3. Then 1 Tim. 2:11-12 says that women need to be submissive and quiet in the church. Verse 8 says for men to pray in “every place,” but I do not see men literally praying every single place they go. It also says for men to always lift holy hands and not be angry, but I see men become angry, and I don’t literally see men walking around lifting hands. Verse 9 tells women not to wear nice clothes or things that aren’t cheap, they should never tie up or braid their hair or wear any kind of jewelry, but almost every woman in the church does the complete opposite of this. Then we get to verses 11-12, and we tell women to shut up. It doesn’t make much sense to me. It seems very inconsistent. Why is one verse either about culture or metaphor, and the other verse in the same context is not cultural or metaphorical? It is important to recognize that the word “quiet” in verses 11 & 12 is the same word used earlier in the same chapter in verse 2 where Paul says to live “quiet lives.” He does not mean to literally walk around all your life without saying a word. The word means peaceful, like “quiet waters.” It is likewise important that the word for “take authority” means to dominate in Greek, which means to rule over or take full control. Paul even told the elders not to do this in a similar way in 1 Peter 5:2-3. So, in other words, he is saying not to teach by taking full control and lording over a man. It doesn’t make sense for him to say this unless women were already trying to do this. He then reminds the particular women that Eve sinned first. Why would he do this? Because 1 Timothy was written by Paul to Timothy while he was evangelizing with the church in Ephesus. Ephesus is the capital of the Greek goddess Artemis (AKA Diana), who was the virgin goddess of fertility and beauty. Women were some of the leaders in the temples, and they would worship her and dress in expensive and extravagant ways. If they pleased her, she would protect them while they give birth. Many new converts would mix the two religions out of fear of losing their children or their own lives. Paul tells them not to dress in those ways but find beauty on the inside. He tells them not to spread this false teaching around but that, if it was God’s will, he will save them through childbearing, not a false god. Proof of women spreading this false teaching is in 1 Timothy 4:7 and 5:13. Really, the whole letter is about false teaching and the mixing of Christianity and other religions. Paul once again seemed to be talking about specific women who were in a city where female gods were the authority. Even in 1 Cor. 14, the god of that city was Aphrodite, the goddess of physical love. The context determines the meaning. The Bible only gives us one side of the conversation.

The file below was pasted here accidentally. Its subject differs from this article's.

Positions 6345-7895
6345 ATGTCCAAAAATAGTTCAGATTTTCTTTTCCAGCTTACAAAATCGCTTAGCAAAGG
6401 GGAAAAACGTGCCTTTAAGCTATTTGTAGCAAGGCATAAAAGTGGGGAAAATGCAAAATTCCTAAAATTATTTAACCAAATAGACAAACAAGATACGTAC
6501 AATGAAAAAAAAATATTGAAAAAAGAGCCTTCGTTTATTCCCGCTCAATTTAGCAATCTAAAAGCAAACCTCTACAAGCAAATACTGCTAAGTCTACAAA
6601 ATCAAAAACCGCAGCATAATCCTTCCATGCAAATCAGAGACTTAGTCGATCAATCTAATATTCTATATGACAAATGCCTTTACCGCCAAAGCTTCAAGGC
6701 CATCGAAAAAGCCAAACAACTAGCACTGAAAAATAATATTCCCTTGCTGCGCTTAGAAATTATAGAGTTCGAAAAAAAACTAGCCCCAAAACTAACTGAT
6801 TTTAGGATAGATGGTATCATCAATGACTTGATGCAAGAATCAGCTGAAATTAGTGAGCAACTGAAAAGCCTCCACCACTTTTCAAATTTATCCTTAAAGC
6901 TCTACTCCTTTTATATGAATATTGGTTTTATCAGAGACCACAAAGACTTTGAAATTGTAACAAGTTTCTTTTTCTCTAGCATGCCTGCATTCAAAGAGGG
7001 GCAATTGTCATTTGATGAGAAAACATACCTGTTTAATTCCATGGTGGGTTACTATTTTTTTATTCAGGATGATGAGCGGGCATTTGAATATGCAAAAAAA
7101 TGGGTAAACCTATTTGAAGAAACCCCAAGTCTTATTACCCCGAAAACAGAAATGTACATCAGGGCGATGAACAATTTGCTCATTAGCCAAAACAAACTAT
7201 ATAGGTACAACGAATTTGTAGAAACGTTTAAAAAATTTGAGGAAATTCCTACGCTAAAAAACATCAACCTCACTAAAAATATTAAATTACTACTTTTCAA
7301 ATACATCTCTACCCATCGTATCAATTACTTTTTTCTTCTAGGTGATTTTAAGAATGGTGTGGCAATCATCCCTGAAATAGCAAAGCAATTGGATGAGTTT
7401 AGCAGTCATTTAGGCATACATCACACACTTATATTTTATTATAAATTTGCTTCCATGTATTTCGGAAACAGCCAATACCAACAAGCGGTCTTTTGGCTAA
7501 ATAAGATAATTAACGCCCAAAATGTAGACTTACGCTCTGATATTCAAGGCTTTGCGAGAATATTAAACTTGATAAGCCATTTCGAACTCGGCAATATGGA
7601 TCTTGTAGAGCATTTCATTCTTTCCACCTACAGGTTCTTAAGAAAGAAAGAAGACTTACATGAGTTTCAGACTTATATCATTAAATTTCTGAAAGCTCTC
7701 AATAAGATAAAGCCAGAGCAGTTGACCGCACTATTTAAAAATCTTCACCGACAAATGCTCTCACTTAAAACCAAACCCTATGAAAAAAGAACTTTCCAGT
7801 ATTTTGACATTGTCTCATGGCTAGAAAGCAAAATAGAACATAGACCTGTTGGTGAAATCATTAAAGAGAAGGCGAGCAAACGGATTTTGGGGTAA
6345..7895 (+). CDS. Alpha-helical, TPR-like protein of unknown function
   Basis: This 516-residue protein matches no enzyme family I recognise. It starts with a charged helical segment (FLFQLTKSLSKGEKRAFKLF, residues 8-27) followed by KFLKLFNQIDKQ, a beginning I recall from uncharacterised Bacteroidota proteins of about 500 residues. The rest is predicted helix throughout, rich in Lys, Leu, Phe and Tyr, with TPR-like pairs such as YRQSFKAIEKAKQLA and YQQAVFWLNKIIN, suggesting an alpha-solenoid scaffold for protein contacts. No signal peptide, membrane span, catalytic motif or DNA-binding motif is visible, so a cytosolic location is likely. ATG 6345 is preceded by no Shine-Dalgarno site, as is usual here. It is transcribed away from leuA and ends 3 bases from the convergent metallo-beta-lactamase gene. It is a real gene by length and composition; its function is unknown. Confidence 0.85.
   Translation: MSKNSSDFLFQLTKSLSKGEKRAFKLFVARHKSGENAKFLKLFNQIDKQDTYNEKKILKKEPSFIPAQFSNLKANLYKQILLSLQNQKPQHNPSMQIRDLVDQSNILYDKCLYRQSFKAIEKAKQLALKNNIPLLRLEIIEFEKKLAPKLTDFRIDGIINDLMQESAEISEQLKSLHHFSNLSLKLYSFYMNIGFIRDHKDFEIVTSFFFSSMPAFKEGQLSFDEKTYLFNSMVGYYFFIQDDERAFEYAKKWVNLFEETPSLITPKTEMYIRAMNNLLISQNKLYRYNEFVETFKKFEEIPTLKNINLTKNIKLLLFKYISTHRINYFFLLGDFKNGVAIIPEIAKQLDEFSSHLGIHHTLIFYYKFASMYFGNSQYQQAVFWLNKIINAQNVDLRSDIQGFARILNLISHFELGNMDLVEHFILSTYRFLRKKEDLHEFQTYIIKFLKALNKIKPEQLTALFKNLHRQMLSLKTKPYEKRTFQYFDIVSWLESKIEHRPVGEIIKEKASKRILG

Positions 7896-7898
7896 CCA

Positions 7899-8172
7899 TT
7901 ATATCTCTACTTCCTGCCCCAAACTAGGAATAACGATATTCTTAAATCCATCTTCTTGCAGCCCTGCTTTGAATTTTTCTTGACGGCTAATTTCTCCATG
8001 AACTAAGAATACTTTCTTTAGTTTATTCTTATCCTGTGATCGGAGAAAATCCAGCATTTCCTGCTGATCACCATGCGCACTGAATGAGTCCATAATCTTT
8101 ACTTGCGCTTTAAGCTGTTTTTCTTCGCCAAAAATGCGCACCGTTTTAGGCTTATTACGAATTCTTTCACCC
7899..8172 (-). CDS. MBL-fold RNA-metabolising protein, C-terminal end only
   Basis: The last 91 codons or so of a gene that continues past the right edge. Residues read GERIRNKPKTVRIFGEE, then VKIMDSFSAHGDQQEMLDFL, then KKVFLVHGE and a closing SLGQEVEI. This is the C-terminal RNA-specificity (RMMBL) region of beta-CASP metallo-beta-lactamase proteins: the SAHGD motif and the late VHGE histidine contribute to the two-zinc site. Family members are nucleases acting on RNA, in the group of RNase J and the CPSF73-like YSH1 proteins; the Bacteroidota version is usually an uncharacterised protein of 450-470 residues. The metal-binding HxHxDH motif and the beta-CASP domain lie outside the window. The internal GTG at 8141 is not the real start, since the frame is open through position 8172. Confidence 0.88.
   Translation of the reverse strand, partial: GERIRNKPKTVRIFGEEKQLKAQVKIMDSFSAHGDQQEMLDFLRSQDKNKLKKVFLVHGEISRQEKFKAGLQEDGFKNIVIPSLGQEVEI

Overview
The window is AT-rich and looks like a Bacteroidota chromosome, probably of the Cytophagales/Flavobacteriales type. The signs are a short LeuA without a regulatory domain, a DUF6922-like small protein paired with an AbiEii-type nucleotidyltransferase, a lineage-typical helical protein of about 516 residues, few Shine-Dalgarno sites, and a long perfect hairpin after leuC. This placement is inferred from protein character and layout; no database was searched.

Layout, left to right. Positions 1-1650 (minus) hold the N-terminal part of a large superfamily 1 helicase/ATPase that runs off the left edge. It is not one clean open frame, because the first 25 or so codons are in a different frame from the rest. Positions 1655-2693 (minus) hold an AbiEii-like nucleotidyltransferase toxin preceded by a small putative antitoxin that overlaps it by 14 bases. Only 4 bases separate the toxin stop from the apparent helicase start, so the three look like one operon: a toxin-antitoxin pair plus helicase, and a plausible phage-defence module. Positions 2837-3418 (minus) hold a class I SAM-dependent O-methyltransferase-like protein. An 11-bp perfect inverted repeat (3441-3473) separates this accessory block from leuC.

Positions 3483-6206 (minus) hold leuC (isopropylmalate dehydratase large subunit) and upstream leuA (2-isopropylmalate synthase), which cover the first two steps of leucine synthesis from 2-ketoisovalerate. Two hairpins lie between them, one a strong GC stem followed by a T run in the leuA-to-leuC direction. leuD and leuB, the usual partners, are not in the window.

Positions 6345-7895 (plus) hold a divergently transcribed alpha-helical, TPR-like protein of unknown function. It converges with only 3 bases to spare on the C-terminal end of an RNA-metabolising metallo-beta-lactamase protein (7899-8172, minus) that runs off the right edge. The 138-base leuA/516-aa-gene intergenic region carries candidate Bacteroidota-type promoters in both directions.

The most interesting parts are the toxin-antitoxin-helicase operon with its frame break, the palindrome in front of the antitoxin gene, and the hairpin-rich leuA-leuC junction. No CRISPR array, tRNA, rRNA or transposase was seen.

· Only two passages in the whole Bible say anything against women preachers/deacons while dozens of passages say otherwise, even in the NT. And the two passages that do say something against it are most likely talking about specific contexts.
· Romans 16:1, 1 Timothy 3:11, and church history all teach that there were women deacons. Deacon just means a servant or minister over a particular area of ministry. The word necessarily carries authority with it. Preachers don’t have much authority either. They are teachers and influencers. The only ones with anything that looks like “authority” are elders, and even they are told not to rule over people but to lead and show their authority by example and through wisdom and prayer.
· Scripture doesn’t just tell women to be submissive but for us all as Christians to be submissive to each other (Ephesians 5).
· I am not convinced that the early church had women elders (that said, I do not believe it is a “salvation issue” for someone to disagree with me because there are some good arguments for it). But there is proof that there were women preachers, deacons, and women saying public prayers in the church assembly from the very beginning.
· If a woman wanted to publicly be a deacon/minister, to pray, or to speak in some way in the church setting, all she would need to do is talk with her elders about it, and then she would be free to do so.